The average accuracy of our proposed audio classification system was about 97.43%. In addition, we collected our own audio dataset for three contexts—bus, subway, and other (anything except bus and subway)—using various Android smartphones, which is available in [24]. Using a k-fold (k = 10) cross-validation rule, we obtained the accuracy shown in Table 4.

These results present a reasonably high accuracy level, suggesting that audio is an important data source for our context-aware system.

4.3. Performance Evaluation of the Integrated System

After validating the individual classification module, accelerometer and audio classifiers were combined into one integrated system, with extra information acquired from the GPS and Wi-Fi schemes, as described in Section 3. The integrated system was tested on the field with realistic and real-time sensory data. More specifically, a user launched the system via a smartphone, and as this user moved—e.g., riding a bus or subway—an observer recorded all of the truth labels by hand while the system wrote the recognized labels to a log file. After the test, the recognized labels were compared with the hand-recorded truth tables. The dataset we collected and used for the validation is available in [24]. As described in Table 5 we collected and tested eight different recognizable activities. Three of them are ambulatory activities and the rest of them are transportation activities. Especially riding a bus has another situation ‘Jam’ which might be occurred when a bus is stopped by traffic signal or bad traffic condition. Table 5 shows a confusion matrix of different contexts. We collected over a thousand activities for each context. Figure 5 is a comparison graph of the true positive with the false negative of each activity, which highlights the accuracy of the recognized labels.

5. Discussion

The results of the audio classification shows that, by selecting the good features from different feature sets, we can significantly improve the classification accuracy. To validate the significance of the difference between the achievements (when comparing the recognition results of our selected feature set with those of the other feature sets), we used the paired t-test to calculate the p-values, which were always smaller than 0.05 (note that a p-value < 0.05 indicates that the achievements are significantly different from a statistical point of view).

Our experiments clearly show that each individual classifier performed reasonably well, with an average accuracy around 90%. Furthermore, using our proposed feature selection method with the accelerometer classifier was more accurate than using some specific kind of features (p-value < 0.05). By combining the two classifiers with other sensor information, our integrated system successfully recognized different contexts, including not only ambulatory contexts like walking and jogging, but also transportation contexts like the bus and subway. Although the category is still limited by a small number of contexts, we have demonstrated that our multimodal sensor approach has the potential to recognize different kind of contexts. The proposed algorithm for context recognition is mainly focus on how to acquire better classification result by combining accelerometer and audio sensor data. Therefore the accuracy of proposed classification algorithm is presented in Figure 5.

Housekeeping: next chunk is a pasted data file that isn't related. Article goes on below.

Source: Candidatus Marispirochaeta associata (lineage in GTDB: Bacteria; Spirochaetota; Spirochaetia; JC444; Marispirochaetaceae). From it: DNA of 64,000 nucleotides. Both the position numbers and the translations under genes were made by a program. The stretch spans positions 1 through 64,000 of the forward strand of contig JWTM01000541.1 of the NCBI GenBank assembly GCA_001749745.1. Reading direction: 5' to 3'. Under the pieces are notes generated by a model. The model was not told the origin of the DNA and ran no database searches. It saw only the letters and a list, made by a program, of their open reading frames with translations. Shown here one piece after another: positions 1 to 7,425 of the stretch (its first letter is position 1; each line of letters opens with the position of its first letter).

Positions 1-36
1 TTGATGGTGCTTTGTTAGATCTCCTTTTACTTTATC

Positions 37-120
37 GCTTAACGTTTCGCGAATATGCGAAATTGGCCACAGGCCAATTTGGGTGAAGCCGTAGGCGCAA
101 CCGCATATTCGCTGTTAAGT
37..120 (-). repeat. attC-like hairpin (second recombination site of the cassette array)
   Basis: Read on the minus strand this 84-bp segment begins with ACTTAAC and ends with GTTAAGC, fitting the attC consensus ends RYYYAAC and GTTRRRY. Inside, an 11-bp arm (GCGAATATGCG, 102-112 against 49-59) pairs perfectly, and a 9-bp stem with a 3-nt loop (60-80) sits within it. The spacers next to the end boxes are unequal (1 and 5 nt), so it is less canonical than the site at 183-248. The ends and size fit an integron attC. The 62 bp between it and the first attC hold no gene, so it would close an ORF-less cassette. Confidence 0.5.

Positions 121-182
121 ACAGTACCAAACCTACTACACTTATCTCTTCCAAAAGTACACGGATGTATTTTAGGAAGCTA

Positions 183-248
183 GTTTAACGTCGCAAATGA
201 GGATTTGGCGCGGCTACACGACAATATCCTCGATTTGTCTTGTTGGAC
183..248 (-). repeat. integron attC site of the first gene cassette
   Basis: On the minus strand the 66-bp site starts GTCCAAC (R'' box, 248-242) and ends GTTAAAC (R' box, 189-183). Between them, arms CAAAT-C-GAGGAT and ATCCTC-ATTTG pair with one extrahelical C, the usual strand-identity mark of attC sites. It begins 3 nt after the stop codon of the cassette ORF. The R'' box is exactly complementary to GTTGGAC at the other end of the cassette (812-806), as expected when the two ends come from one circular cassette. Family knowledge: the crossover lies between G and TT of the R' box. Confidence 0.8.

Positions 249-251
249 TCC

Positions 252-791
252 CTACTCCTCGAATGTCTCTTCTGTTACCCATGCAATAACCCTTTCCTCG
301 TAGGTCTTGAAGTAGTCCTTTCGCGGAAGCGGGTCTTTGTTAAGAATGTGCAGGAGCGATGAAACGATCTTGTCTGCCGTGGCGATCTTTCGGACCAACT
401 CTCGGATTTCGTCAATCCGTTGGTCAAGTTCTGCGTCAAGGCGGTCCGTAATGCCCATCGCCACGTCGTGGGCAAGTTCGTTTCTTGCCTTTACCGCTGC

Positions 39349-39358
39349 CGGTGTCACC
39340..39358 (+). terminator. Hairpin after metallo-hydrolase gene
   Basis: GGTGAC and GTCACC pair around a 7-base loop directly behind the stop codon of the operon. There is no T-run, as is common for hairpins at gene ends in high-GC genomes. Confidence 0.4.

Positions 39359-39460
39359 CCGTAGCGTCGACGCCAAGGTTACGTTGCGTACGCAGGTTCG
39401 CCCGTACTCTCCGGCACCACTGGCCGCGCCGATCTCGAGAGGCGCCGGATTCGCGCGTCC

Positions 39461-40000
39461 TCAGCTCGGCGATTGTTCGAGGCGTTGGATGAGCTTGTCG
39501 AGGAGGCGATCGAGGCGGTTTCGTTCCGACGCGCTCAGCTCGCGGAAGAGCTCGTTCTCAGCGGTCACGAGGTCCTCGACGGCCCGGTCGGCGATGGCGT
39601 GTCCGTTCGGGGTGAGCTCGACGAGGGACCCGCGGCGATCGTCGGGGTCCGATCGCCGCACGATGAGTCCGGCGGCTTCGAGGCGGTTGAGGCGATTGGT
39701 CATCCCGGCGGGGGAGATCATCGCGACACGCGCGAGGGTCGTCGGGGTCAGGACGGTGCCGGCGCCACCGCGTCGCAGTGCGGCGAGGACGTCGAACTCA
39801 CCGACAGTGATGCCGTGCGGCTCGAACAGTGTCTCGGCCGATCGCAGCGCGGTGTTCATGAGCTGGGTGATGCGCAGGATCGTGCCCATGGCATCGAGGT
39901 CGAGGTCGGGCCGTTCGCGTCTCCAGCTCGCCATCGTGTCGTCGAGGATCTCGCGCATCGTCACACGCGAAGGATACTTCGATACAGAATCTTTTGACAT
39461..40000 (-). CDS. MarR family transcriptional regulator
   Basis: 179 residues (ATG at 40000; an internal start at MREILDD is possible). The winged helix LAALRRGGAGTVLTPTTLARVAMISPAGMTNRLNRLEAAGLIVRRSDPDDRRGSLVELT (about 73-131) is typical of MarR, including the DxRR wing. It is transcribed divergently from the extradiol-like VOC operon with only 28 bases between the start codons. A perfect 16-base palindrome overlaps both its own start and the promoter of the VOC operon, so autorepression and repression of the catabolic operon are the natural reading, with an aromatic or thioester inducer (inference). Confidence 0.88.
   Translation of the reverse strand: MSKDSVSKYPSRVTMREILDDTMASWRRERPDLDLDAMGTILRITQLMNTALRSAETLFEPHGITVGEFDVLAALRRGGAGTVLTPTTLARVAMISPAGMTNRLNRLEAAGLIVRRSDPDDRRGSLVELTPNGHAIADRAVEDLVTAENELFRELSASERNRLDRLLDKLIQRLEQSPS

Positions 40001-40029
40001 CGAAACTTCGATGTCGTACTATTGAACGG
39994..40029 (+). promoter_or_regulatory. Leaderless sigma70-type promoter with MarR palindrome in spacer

In order to test and evaluate the proposed system in the real-world environment, we implemented the system on an Android smartphone as an application. In Figure 6, (a) indicates the initial state of the context recognizer—i.e., ‘Still’—with a red line, (b) shows that the user is walking with the smartphone in his hand, and (c) shows that the application recognized his activity as ‘Walking’ with a green line. When the user started jogging with the smartphone in his pocket, as denoted by (d), the proposed system detected his activity as ‘jogging’ and displayed the movement with a blue line, shown by (e). Subsequently, (f) and (g) show that the user is riding a bus, which is recognized and displayed by the system with a yellow line. The user is riding a subway in (h), which can be recognized even the subway is stopped in (i). A full version of the demonstration movie recorded in real world setting is available on YouTube in [27].

6. Conclusions and Future Work

In this work, we have proposed a multimodal approach by utilizing the set of embedded sensors on smartphones in order to recognize different user contexts, such as walking, jogging, riding on a bus, or taking a subway. Overall, we demonstrated that the proposed approach was able to recognize eight contexts, including ambulatory activities and other particular contexts while on a bus or subway. Additionally, it was able to recognize these activities regardless of what the user was doing with his or her smartphone, such as making a phone call, using applications, playing games, or listening to music. Accordingly, we designed and implemented the proposed system, which enabled position-free recognition and was able to recognize activities wherever the smartphone was attached to the body. We also presented a novel algorithm to improve the feature selection phase of the accelerometer classifier, which was shown to increase the recognition accuracy.